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Robber who terrorised pensioner twice, causing him to cycle 30 miles for help, may avoid jail

NewsBy Sunday World
Joseph Lernihan
Joseph Lernihan

A Clare man who robbed a pensioner twice with others, causing the 68-year-old to cycle 30 miles through the night in terror to check himself into a nursing home, may avoid jail for a second time pending his assessment for community service.

Joseph Lernihan (22), with an address at Finnuremore Park, Mullagh, Co Clare, had pleaded guilty to two counts of robbery at the home of the then 68-year-old Michael McMahon in his home on two occasions in February 2012

On March 3 2014, Judge Carroll Moran at Ennis Circuit Criminal Court gave Lernihan an entirely suspended three-year sentence, ordered him to pay €3,780 compensation and ordered that a Volkswagen Passat he purchased with the proceeds of his crime be forfeited.

The Director of Public Prosecution appealed Lernihan's sentence on grounds that it was unduly lenient and while the Court of Appeal found the trial judge had erred, the court put the matter back one week to assess his suitability for community service.

Giving background to the case Mr Justice George Birmingham said Michael McMahon lived alone in a rural part of West Clare.

It seemed his lifestyle was quite a simple one, the judge said. His house had neither water or electricity and he had carried out temporary repairs on his home following the first robbery by placing blocks of turf where the windows had been broken.

On the first occasion, Lernihan went with a number of others to the home of Mr McMahon, broke a number of windows and demanded money. Mr McMahon was terrified and handed over three jars containing €4,000 through the broken windows.

The next day Mr McMahon went to the bank and withdrew €3,000 euro. He had inherited a sum of money from a relative in the US and his practice was to withdraw sums and to live off the sum for a period of months.

Four days later, Lernihan and others returned to the home of Mr McMahon. A pipe like object made to resemble a gun was pushed through the windows, Mr McMahon was told it was a gun and if he left the room he'd be shot. This time €3,000 was taken.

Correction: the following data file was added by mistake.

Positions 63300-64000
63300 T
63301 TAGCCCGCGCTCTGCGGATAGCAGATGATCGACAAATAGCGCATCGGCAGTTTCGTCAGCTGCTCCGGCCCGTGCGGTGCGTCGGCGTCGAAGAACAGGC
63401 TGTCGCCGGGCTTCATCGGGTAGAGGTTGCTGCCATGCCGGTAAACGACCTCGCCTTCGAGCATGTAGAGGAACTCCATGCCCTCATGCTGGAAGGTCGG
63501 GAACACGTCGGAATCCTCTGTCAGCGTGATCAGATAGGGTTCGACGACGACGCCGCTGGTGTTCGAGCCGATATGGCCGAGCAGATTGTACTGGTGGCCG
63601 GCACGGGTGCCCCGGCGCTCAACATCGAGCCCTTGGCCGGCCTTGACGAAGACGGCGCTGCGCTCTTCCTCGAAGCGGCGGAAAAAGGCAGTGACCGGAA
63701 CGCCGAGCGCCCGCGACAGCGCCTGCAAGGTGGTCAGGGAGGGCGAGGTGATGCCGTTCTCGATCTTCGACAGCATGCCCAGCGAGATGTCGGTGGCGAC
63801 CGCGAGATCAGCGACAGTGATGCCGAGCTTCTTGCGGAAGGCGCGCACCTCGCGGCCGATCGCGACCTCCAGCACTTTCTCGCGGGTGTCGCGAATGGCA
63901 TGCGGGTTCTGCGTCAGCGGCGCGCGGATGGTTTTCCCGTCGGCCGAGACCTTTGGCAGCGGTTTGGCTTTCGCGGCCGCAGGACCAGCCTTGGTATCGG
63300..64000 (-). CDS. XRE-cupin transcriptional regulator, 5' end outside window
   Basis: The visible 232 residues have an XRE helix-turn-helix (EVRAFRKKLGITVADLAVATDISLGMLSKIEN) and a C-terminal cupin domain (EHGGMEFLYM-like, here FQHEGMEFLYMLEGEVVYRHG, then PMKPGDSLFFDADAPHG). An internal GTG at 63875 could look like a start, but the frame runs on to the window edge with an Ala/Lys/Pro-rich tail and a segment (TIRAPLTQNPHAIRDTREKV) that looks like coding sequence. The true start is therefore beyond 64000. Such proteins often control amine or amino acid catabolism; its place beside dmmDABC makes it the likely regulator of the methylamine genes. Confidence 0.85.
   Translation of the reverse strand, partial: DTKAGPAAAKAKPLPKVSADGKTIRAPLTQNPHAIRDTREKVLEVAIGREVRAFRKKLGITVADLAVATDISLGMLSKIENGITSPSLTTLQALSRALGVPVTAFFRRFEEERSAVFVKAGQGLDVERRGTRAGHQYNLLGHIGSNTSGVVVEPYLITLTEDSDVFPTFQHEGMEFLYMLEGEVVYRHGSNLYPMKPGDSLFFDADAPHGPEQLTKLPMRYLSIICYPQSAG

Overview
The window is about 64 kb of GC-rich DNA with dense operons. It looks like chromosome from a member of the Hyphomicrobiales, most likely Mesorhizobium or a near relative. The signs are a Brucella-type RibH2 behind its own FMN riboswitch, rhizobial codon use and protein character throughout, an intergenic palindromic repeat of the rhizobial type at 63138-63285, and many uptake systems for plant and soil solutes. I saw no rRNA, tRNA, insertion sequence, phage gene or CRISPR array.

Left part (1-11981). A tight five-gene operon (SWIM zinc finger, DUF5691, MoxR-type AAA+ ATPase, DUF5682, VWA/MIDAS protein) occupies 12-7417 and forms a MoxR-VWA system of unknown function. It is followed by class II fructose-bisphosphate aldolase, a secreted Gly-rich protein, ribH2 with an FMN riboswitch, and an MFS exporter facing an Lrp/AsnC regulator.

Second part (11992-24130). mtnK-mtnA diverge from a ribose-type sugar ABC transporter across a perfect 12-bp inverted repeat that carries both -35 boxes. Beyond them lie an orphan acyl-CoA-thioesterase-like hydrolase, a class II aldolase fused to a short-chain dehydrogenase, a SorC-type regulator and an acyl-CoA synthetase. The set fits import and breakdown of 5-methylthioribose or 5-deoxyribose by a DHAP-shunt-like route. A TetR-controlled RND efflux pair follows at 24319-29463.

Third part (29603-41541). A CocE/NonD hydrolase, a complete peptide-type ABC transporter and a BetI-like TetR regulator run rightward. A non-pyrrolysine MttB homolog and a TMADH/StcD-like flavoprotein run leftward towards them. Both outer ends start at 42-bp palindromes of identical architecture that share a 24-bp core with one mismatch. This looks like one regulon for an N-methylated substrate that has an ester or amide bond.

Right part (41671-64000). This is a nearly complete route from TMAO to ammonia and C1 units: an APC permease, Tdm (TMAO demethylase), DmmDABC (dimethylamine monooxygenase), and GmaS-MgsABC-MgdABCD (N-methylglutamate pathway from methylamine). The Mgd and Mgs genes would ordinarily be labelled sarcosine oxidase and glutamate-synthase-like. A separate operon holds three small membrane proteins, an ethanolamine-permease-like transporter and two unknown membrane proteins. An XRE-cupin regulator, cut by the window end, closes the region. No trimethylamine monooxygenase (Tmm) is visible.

Those involved carried out a search and located the €3,000. They also came across his bank book and when they saw the figures they told him to withdraw €50,000 and have it ready for their return.

Mr McMahon was terrified, Mr Justice Birmingham said, and he resolved that he could no longer stay in his home. He got on his bike and cycled to a nursing home in Ennis 30 miles away where staff urged him to report the matter to gardaí.

The bachelor has to this day never returned to his home. “From a situation of living independently he now lives in a nursing home,” Mr Justice Birmingham said.

He had not reported the first incident at the time because he was warned by the robbers not to and there would be consequences if he did, the judge said.

A garda investigation followed, Lernihan was arrested and detained and during the course of his detention he admitted his involvement in both robberies and that he had used €1,000 from the share of the proceeds to buy a Volkswagen Passat.

Mr Justice Birmingham said the admissions that were made were of considerable value and without those admissions it's unlikely the case would have ever gone to trial and the admissions were followed up by an early plea.

He noted that the single individual most culpable has not been made amenable to the courts because he exercised his right to silence.

Mr Justice Birmingham said the tasks facing the judges was a particularly difficult one. There were a number of factors that weighed heavily in his favour – no previous convictions, a positive probation report, his involvement was at the lower end of the scale, he wasn't the principal actor in either event, he had paid compensation, was 19 at the time of the offence, had a good work record and had a child from a stable long term relationship.

It was often the most difficult task for a judge to sentence a first time offender who committed serious offences, Mr Justice Birmingham said.

However, Lernihan was given a chance. “It might be said that he ought not to have been given the chance to the extent he was but he had taken the chance he was given and the information available to the court today is that the progress that was evident” at sentencing had been maintained.

He said the Court of Appeal was of the view that incarceration now, which would be for a relatively short period of time, might not serve the best interests of society. “It might serve to jeopardise the progress that has been made”.

Mr Justice Birmingham said the court would suspend 24 months of the sentence leaving 12 months but the court is prepared to consider directing that Mr Lernihan undertake community service.

The matter was put back until next Thursday for the purpose of assessing his suitability for community service.

Mr Justice Birmingham, who sat with Mr Justice Garrett Sheehan and Mr Justice John Edwards, thanked counsel for their assistance in “a difficult and troubling case”.